Why is My Dog Limping?

You find yourself faced with a limping dog and don’t know what to do. It worries most humans when their animals are in pain. If your dog is limping, finding the cause is the first step down the road to recovery. There are steps to take to discover what your dog’s problem might be.

Why is My Dog Limping

Discover Why Your Dog is Limping

Which Leg is Hurting?
Dog limping is a common issue, especially among larger breeds. Pay close attention to which leg your dog seems to be favoring. Once you discover which leg is bothering your dog, try to determine which joint is affected. If your dog does not seem to be favoring a particular joint, look between its paw pads to see if there is a rock or splinter causing discomfort.

What Was Your Dog Doing?
It’s not unusual to come home from a long day at work to find your dog limping. If, on the other hand, your dog was fine one moment and in pain the next, try to determine what it was doing that could have caused injury. If your dog likes to run laps in the back yard or chase another pet through the house, it may have injured its knee during a quick stop and turn. If your dog jumped off of the couch, it may have injured its shoulder upon landing.

Could It Be Arthritis?
It is important to note that not all limping is caused by an acute injury. Make note of when your dog limps. Just like humans, dogs with arthritis tend to be worse in the morning or after periods of rest. If your dog limps after it wakes up but gets better as the day progresses, arthritis is a very real possibility.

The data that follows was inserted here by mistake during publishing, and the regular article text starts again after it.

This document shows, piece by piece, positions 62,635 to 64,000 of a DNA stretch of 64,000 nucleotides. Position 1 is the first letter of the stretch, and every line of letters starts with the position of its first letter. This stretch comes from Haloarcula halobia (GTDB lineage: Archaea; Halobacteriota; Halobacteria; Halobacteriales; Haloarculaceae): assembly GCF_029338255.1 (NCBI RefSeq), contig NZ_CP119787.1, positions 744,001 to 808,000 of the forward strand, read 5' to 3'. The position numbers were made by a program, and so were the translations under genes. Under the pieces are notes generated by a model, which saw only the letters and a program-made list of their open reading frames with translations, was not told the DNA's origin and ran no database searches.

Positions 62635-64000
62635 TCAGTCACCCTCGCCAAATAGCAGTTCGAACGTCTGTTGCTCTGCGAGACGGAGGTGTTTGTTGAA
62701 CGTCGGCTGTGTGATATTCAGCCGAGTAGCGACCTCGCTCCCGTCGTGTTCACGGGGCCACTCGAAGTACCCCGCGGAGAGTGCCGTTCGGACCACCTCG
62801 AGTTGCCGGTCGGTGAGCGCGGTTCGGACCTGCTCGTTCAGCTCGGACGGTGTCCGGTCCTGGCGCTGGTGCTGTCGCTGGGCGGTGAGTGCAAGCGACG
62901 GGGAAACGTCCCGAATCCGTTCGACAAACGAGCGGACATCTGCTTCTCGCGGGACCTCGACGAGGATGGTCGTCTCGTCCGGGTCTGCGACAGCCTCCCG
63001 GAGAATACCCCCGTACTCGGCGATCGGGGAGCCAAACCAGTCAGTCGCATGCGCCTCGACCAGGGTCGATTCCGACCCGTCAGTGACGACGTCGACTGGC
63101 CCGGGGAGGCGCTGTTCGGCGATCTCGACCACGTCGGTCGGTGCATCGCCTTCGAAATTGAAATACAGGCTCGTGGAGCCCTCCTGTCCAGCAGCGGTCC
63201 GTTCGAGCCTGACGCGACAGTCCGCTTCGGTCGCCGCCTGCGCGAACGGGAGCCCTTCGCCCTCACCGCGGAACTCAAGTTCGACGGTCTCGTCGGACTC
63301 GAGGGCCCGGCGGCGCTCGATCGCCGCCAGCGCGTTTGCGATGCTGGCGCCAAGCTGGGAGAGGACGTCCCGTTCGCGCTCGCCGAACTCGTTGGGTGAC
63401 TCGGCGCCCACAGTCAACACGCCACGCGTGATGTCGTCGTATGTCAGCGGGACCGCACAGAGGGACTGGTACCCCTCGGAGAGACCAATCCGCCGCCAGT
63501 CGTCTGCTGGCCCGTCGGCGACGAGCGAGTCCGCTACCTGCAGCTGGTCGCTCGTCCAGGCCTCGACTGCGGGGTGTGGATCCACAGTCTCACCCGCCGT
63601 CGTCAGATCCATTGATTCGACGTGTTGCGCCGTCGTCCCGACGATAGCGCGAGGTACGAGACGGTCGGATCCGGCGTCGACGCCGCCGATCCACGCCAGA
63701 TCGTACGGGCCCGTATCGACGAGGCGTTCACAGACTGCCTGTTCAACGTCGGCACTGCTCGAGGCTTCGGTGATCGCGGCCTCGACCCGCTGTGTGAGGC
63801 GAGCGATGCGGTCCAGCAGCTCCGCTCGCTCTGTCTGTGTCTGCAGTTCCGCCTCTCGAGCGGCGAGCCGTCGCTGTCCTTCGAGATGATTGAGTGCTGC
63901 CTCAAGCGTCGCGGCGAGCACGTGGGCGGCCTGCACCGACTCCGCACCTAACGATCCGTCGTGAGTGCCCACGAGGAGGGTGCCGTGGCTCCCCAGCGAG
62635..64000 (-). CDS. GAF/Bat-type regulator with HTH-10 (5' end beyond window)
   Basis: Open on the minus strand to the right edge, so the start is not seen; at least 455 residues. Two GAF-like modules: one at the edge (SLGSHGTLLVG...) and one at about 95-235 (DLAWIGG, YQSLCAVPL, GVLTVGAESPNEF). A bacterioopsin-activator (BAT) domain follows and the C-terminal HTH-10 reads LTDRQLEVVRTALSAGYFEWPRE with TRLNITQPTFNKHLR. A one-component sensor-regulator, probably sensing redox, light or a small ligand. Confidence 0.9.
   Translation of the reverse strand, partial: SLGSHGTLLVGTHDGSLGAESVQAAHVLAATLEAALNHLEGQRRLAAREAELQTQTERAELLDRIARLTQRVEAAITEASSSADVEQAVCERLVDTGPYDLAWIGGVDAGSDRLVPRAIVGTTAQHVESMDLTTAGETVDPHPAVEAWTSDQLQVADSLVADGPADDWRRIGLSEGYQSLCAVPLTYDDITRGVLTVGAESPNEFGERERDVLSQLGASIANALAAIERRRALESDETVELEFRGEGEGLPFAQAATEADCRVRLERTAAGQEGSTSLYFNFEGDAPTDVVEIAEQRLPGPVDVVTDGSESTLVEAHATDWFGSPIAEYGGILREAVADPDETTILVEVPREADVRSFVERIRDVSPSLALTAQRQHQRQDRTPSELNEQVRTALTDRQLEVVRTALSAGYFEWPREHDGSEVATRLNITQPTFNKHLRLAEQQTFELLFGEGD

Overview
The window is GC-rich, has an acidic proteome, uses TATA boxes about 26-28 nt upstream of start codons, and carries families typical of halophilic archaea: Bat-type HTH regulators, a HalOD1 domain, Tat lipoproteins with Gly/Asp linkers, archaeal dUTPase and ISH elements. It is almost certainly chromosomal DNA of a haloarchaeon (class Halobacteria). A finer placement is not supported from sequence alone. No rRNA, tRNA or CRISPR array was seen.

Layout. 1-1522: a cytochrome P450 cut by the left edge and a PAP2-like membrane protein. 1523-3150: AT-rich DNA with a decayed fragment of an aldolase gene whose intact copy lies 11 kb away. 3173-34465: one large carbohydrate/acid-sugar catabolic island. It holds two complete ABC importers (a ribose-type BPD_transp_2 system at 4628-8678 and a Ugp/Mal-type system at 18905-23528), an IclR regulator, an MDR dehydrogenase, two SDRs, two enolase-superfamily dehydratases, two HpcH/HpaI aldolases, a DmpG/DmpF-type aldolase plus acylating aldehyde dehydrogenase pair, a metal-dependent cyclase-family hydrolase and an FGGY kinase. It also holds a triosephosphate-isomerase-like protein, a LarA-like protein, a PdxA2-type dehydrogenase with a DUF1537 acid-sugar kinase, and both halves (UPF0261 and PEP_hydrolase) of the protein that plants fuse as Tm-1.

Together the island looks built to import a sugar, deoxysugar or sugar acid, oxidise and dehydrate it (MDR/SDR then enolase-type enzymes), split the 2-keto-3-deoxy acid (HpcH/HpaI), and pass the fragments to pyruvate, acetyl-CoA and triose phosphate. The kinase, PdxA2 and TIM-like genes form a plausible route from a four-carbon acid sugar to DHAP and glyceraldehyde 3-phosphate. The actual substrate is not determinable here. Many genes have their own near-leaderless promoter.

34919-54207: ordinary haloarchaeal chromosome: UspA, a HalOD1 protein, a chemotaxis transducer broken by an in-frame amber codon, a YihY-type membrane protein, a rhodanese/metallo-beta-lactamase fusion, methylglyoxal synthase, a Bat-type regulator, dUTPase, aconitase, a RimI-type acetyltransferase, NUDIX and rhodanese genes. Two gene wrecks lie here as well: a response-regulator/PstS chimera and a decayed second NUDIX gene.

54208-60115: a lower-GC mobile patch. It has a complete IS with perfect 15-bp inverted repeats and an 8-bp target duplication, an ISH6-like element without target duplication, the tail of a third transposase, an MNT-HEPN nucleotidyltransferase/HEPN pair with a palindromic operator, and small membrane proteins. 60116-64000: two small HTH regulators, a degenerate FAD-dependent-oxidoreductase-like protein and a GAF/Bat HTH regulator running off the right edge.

No Home Remedies for a Limping Dog
If your dog is limping, resist the urge to give it aspirin, ibuprofen or any other pain reliever. These human pain relieving aids can be toxic to dogs. Instead, place a bag of frozen vegetables over what you believe to be the affected area. Ice is always a safe option and so is rest. If you can’t keep your dog still, consider confining it to a crate or small room for the day. Put your dog on a leash for potty breaks to prevent it from running through the yard with abandon.

See Your Veterinarian
A dog limping for more than a day or two needs to see the veterinarian. Some injuries require surgery and aren’t able to be repaired properly if too much time passes. Your veterinarian will conduct a physical exam on your limping dog and may ask for radiographs. Once the veterinarian determines the cause of your dog’s limping, he will make recommendations for treatment.

You are right to be worried if your dog is limping. If your dog is favoring one or more legs, it is experiencing pain. If the limping does not resolve on its own after one or two days, make an appointment to see your dog’s veterinarian. He will be able to diagnose your limping dog and give it some relief.

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